Two American studies recently published in Nature appear to dash hopes that it will soon be possible to use stem cells from adults rather than embryos for treating disease. This would have afforded scientists a huge advantage, sidestepping ethical concerns and providing an immediate source of wholly compatible tissue for every individual. Need a new heart? Just scrape off a few skin cells and change them into cardiac muscle cells.
The apparent setback is that when human cells have “differentiated” into their final end product to form skin or muscles, they carry a genetic memory of that tissue, known as epigenetic memory. The studies suggest that attempts to reprogram skin cells to become brain cells will only be partially successful because some of the skin ancestry will inevitably be retained. By contrast, embryonic stem cells are are “totipotent”, meaning they can become anything, although once they have done so they lose their embryonic innocence, so to speak, and become irrevocably identified with their new role.
But probing one of the studies closely, and taking account of research in more primitive animals and plants, it appears this may be only a temporary setback. The process of converting adult stem cells form one type to another involves first taking the cell back to its immediate ancestor in the body, known as a precursor cell, and then persuading this to become another type of adult cell. Both studies found that after this process the new adult stem cell retained some genetic memory of the old and so was in a sense a hybrid. But one of the studies revealed that after the “translated” adult cell continued dividing it finally lost (almost) all memory of its original form, so that eventually for example a skin cell might become (almost) totally cardiac and capable, in principle, of being used to generate a new heart.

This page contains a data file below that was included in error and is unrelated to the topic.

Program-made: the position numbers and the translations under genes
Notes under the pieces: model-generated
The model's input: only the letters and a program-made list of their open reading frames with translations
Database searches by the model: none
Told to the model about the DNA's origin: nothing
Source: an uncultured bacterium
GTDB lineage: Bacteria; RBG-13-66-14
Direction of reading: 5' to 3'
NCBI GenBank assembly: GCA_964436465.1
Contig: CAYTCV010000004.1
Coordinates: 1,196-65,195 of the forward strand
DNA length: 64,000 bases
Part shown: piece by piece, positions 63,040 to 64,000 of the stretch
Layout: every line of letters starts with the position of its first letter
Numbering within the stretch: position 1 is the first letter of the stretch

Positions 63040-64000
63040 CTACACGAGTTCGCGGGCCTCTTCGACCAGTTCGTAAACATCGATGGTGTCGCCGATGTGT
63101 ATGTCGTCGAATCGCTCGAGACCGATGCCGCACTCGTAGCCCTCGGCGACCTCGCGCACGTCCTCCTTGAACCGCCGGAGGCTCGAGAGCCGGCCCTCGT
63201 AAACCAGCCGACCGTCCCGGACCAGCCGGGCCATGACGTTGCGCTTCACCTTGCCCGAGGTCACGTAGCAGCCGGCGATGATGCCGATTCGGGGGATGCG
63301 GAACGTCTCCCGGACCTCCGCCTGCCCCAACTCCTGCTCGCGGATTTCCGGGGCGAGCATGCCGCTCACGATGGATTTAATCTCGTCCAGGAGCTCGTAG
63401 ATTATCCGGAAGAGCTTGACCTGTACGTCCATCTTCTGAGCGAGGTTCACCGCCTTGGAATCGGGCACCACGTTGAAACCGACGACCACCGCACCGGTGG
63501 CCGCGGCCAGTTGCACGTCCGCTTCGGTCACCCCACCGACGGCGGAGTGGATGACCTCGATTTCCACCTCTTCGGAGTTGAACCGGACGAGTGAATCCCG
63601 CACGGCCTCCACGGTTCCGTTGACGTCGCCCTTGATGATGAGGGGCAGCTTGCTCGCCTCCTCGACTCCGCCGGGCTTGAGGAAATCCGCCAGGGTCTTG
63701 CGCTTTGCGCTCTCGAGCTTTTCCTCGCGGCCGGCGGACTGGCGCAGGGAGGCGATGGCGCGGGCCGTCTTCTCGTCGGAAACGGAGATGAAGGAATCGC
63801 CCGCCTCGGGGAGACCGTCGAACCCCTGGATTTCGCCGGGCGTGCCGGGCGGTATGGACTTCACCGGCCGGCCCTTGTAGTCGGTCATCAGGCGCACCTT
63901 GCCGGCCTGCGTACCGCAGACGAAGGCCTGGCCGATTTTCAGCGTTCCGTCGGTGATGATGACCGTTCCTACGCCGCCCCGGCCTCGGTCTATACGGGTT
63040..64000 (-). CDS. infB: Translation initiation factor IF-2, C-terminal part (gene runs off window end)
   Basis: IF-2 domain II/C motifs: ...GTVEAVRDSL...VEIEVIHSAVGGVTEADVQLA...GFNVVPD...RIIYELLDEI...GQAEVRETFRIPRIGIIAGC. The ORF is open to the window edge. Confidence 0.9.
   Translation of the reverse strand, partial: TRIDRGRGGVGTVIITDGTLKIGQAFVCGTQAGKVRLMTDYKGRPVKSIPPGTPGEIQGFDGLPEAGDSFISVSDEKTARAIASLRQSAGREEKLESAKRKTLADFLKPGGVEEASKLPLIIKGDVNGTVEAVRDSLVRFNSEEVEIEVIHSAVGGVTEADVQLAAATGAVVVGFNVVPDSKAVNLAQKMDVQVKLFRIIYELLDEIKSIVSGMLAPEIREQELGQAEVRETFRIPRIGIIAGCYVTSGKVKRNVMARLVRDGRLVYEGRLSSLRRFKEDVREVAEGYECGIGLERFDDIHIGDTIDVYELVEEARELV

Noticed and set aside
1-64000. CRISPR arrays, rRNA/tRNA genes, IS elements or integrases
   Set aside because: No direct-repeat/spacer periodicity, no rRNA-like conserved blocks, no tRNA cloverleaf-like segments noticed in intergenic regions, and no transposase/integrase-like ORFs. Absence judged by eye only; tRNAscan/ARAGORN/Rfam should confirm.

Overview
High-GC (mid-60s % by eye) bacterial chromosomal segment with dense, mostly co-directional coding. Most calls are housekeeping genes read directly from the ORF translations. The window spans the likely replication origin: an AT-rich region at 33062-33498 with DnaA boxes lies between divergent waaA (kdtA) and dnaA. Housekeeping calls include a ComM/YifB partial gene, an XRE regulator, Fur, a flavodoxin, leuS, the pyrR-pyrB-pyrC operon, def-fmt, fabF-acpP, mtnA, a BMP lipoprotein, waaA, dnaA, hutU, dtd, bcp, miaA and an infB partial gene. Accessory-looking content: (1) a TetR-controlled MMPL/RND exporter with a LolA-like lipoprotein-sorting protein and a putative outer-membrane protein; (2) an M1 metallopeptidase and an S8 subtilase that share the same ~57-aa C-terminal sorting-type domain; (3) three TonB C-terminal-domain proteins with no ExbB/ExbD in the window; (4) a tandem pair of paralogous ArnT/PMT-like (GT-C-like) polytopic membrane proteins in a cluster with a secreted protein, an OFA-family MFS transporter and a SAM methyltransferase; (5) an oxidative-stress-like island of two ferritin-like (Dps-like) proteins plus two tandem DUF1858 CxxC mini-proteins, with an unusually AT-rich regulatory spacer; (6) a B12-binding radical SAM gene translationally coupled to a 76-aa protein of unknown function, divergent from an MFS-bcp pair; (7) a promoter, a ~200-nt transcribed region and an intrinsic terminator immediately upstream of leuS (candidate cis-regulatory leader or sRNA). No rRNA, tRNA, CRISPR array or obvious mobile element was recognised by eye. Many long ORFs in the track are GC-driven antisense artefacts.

If it is possible to speed up this process of memory erasure so it needs fewer cell divisions, adult stem cell therapy will be very much back on the map. Clues may be obtained from plants and also certain amphibians that have retained the ability to regenerate limbs, hearts and other complete body parts from scratch. In some cases the cells are completely reprogrammed without having to divide, through exposure to the correct molecular signals. The Nature studies do not contradict this idea, but merely remind us these are still early days for stem cell science, and that research has to go on embracing both the embryonic and adult varieties.